As from 19 July 2007, qualifying companies must have fewer than 50 employees and cannot have raised more than £2 million from Venture Capital Trusts, the EIS or the Corporate Venturing Scheme in the last year. However shares issued to Venture Capital Trusts on or before 5 April 2007, shares issued to Venture Capital Trusts for money raised on or before 5 April 2007 and shares issued under the Corporate Venturing Scheme and EIS prior to 19 July 2007 are ignored for these purposes).

What is a ‘qualifying business activity’?

Broadly speaking, the business activity for which the money is being raised should be conducting a qualifying trade wholly or mainly in the UK during the three years from when the shares are issued or, if later, three years from when the company commences to trade. Research and development undertaken with the intention of starting a trade is also treated as a qualifying business activity.

Qualifying trades encompass all forms of trading except for certain prohibited businesses including dealing in land, financial activities, legal/accountancy services and property backed activities. It was announced in the Budget 2008 that this list would be extended to include the activities of shipbuilding and coal and steel production.

What are the tax benefits of an EIS investment?

20% income tax relief

This relief takes the form of a credit against an individual’s personal tax liability. It is given at 20% of the sum invested subject to there being sufficient tax liability to absorb the relief. Thus the maximum tax credit available to an individual is £80,000 in each tax year (£100,000 when the investment limit is increased to £500,000).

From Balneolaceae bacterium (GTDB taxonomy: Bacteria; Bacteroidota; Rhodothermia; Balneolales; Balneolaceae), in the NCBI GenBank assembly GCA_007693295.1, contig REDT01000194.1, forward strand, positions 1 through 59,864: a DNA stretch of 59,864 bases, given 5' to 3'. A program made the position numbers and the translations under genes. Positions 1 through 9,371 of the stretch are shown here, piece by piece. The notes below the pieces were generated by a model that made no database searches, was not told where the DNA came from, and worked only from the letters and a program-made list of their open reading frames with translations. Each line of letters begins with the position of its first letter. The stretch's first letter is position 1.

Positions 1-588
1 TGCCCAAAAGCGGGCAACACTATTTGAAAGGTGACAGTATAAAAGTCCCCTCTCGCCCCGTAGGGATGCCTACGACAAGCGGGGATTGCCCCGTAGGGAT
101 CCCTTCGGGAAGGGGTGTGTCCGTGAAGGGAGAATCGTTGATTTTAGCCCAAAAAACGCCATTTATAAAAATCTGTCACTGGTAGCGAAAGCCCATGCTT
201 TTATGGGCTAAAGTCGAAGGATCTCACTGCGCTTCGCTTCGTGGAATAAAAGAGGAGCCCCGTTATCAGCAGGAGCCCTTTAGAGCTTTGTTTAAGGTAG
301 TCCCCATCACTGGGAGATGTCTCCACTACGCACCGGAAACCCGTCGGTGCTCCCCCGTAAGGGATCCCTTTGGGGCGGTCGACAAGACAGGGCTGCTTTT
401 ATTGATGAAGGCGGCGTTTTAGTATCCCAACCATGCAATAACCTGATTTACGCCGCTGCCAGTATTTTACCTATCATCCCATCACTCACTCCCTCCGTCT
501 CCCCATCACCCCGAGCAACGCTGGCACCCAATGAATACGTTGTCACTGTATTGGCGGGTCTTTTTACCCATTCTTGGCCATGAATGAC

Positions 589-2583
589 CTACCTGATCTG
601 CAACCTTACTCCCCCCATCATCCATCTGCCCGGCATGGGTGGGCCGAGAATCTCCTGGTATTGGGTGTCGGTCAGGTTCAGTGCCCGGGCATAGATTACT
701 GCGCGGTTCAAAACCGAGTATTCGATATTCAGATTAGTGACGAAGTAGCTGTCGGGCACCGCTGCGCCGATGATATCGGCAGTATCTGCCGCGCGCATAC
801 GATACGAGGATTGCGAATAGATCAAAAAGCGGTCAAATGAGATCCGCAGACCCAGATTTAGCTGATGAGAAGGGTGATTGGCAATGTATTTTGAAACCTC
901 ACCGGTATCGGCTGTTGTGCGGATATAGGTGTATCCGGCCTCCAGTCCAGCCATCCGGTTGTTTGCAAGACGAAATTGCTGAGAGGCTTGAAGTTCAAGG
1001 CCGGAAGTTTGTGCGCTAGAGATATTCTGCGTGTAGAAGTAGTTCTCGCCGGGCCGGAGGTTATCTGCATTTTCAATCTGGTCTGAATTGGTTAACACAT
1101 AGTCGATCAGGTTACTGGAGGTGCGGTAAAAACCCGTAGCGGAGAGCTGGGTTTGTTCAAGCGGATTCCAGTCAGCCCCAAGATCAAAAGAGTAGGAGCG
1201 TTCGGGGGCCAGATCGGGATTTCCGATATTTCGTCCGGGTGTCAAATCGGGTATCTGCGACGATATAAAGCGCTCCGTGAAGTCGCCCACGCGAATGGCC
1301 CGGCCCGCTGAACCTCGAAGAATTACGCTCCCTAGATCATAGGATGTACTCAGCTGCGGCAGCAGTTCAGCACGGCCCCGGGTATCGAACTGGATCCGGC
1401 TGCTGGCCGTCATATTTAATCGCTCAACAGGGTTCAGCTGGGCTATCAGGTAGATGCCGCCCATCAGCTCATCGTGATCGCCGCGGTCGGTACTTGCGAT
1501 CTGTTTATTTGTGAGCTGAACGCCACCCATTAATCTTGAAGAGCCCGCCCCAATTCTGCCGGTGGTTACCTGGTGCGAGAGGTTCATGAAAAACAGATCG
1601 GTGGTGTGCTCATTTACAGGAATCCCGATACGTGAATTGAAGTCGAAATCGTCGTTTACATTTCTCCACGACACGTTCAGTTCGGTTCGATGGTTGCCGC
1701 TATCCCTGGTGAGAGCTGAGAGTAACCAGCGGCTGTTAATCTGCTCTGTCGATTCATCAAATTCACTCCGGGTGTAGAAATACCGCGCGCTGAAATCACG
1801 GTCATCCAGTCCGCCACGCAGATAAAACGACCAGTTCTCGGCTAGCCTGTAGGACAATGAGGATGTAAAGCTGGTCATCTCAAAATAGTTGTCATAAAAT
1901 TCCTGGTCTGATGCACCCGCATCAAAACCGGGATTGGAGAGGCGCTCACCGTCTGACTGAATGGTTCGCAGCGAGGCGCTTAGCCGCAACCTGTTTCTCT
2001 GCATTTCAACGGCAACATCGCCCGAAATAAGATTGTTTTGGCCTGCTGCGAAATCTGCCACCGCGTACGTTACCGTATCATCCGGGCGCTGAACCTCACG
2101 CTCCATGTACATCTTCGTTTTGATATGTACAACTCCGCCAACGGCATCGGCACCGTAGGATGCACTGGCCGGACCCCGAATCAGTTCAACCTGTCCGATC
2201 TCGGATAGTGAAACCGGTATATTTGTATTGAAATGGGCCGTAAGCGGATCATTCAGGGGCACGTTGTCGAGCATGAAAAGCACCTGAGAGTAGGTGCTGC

For shares issued between 6 April and 5 October up to half of the investment, subject to an overall maximum of £50,000 (£25,000 prior to 6 April 2006), can be treated as being made in the previous tax year. Other reliefs are as set out overleaf..

No capital gains tax on disposal

If a qualifying individual holds eligible shares for more than three years from the date of issue (or from the date of commencement of trading, if later), then any capital gain on the disposal of the EIS shares after that period will be tax–free, subject to any withdrawal of the relief as mentioned below.

Further, if a loss arises on the disposal of EIS shares then, subject to adjusting for the income tax relief previously claimed, that loss will be available to the investor. This relief can either be claimed as a capital loss or as a loss for income tax purposes.

Deferral of tax on other capital gains

CGT on a gain from the disposal of any asset can be deferred against an EIS share subscription. The tax on any gain rolled over in this way only becomes due on disposal of the EIS shares or if the individual ceases to be UK resident within 3 years of issue of the shares. There is no requirement to obtain income tax relief to qualify for capital gains tax deferral and the amount of the gain which can be deferred is unlimited. To qualify for deferral relief the investment must be made during the period one year before the realisation of the gain to three years after.

Where a deferred gain becomes chargeable on the disposal of EIS shares, it will be subject to the CGT rate in force at that time (and not at the time the original disposal was made). Therefore, even if the original disposal would have qualified for taper relief, it will not do so after 5 April 2008 (the date taper relief was abolished), and will be subject to the flat rate of 18%.